Another freebie, but this thing is great. The Saturation Knob is an extremely powerful one-knob saturation tool and a great alternative to the Sausage Fattener, the Waves one Knob, or even the Decapitator for those on a budget.
But even among professionals there's still tons of confusion about what saturation plugins do, which are the best, and how to use them effectively. We're going to clear up all the murky waters right now...
And if someone to remove that piece of glass, you wouldn't know what was missing but you'd prefer the previous version because you were used to it. That's what this tape saturation craze is all about.
To simulate these micro-anomalies of tape rushing past a tape head and having a magnet do its magic, plugin creators invented algorithms to mimic the soft clipping of tape that can't happen in the digital realm.
These plugins give you a lot of the same parametric equalization options that most modern equipment gives you now, but the essentials remain the same. These plugins apply a controllable overdrive to produce a fuzzy distortion of extra harmonics and transients.
You can slap saturation on any instrument. Grunge and rock bands might like some on their electric guitars or even heavily on the vocals as an effect here or there. But it really shines on the lower frequency instruments like drums and bass. Synth leads really shine with it too though. Try everything!
By applying the tape saturation to this auxiliary track you can "glue" your drums together, especially after a slight bit of grouped compression. Slap on a slight reverb after the saturation and you're cooking with fire!
Then you can push it as heavily as you like and then recombine it with the original signal at any volume level you want. This way, you can create a very intense sense of saturation but mix it back in at lower volumes so it's not so obvious.
Perhaps the most common use of a tape saturation plugin is to place it on the master out track to truly emulate mixing down to tape. This would apply the saturation across the entire mix as a whole, providing that "wall of pleasurable fuzziness" over the entire recording.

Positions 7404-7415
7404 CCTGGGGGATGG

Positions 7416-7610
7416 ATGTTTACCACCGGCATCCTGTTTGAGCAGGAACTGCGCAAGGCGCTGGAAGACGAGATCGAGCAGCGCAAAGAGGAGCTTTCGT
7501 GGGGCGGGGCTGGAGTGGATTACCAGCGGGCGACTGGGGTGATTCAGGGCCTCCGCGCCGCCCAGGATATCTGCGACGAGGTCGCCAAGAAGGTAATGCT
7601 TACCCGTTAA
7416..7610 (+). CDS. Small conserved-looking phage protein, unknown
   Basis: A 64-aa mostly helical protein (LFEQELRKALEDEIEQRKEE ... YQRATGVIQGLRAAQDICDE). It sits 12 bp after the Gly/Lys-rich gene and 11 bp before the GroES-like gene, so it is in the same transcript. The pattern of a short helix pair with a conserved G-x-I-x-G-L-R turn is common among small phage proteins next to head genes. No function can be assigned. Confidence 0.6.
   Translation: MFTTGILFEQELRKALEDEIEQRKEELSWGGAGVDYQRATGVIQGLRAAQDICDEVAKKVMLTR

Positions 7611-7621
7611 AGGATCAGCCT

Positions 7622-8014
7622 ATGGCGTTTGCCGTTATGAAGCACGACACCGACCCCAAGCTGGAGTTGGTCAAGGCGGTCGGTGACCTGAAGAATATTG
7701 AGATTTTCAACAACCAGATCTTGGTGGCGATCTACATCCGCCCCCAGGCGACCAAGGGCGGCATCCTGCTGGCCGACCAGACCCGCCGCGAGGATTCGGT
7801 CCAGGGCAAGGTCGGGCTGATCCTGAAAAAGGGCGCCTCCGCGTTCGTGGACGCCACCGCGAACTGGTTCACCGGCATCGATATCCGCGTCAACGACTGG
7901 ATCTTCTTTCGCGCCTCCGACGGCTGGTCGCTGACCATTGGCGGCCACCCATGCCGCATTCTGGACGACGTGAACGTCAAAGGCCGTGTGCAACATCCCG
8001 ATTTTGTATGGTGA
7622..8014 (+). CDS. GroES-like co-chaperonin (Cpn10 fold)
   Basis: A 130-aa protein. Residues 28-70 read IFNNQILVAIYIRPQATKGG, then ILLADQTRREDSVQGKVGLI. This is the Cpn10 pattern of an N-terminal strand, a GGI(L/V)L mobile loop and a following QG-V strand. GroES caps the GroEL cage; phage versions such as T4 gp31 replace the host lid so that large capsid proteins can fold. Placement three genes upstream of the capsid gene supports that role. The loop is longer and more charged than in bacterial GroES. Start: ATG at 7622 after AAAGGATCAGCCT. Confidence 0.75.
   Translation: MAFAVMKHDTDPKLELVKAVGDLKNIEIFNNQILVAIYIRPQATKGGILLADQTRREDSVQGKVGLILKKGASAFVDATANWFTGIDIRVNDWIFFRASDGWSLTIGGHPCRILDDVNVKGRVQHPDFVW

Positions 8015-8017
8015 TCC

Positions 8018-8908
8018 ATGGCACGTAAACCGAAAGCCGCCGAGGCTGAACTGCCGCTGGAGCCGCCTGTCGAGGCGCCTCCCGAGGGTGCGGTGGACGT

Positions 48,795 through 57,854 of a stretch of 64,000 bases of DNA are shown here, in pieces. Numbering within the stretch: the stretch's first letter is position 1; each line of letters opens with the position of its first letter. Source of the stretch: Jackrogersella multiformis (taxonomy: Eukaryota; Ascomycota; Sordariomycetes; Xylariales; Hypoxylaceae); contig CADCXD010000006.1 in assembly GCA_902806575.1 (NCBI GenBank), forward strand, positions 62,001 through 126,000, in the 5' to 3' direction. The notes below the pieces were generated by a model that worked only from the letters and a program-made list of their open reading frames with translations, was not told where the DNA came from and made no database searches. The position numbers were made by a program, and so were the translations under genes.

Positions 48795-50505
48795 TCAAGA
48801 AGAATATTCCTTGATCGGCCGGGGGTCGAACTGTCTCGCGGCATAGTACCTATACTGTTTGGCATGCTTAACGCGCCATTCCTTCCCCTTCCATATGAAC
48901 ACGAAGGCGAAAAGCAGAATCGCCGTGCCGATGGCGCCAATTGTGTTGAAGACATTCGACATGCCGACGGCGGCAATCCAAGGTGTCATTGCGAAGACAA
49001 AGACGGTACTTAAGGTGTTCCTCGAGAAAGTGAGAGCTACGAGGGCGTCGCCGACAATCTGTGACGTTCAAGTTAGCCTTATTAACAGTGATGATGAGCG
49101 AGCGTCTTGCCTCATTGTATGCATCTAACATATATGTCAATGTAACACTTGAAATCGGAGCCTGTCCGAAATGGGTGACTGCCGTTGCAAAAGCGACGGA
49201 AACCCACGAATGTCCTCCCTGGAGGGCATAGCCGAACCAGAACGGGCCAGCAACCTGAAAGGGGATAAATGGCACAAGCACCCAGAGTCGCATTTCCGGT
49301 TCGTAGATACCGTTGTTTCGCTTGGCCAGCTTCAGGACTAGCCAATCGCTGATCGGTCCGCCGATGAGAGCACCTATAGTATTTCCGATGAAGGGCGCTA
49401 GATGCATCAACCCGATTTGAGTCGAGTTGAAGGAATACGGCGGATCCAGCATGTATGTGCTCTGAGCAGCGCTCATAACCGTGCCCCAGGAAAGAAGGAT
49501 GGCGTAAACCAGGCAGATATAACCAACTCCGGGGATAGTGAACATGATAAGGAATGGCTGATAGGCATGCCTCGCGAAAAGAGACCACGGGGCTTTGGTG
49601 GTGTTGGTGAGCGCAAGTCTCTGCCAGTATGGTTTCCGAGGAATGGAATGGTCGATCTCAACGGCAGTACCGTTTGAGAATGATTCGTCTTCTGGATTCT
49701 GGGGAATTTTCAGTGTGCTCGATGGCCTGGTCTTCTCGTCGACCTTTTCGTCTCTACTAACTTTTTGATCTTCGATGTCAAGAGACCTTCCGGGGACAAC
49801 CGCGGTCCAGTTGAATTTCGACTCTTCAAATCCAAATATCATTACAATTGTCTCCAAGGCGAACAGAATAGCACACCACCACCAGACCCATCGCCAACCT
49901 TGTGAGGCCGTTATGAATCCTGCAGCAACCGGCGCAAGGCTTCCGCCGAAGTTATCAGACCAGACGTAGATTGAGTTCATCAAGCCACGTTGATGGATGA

They used all of the benefits of modern digital computer technology but... they actually recorded to tape! It's the perfect mixture of crystal clear digital recordings and tape saturation (maybe a tad too heavy on the saturation for me).
Whether or not tape saturation is a pleasing effect is entirely subjective. Young people aren't going to care and may even find it a negative effect. Us older folks or younger fans of the oldies may prefer it.
Agreed. Today we can record the audio that is so clear that we've reached the upper limits of perfection. In fact, it's so clear that it feels lifeless and empty at times. Old timers enjoyed the sound of saturation.
But if you're the type of producer that likes a humanized aspect of non-quantized drums that you played in with a MIDI controller and you like to maintain irregular velocities, then you very well may love the added character and moodiness of saturation.
Another method would be to apply it to each instrument as lightly as possible and then again on the master track. In this way, the combined light saturations will come together to simulate stems being bounced to different tapes and being mixed down one last time to a final tape. 2b1af7f3a8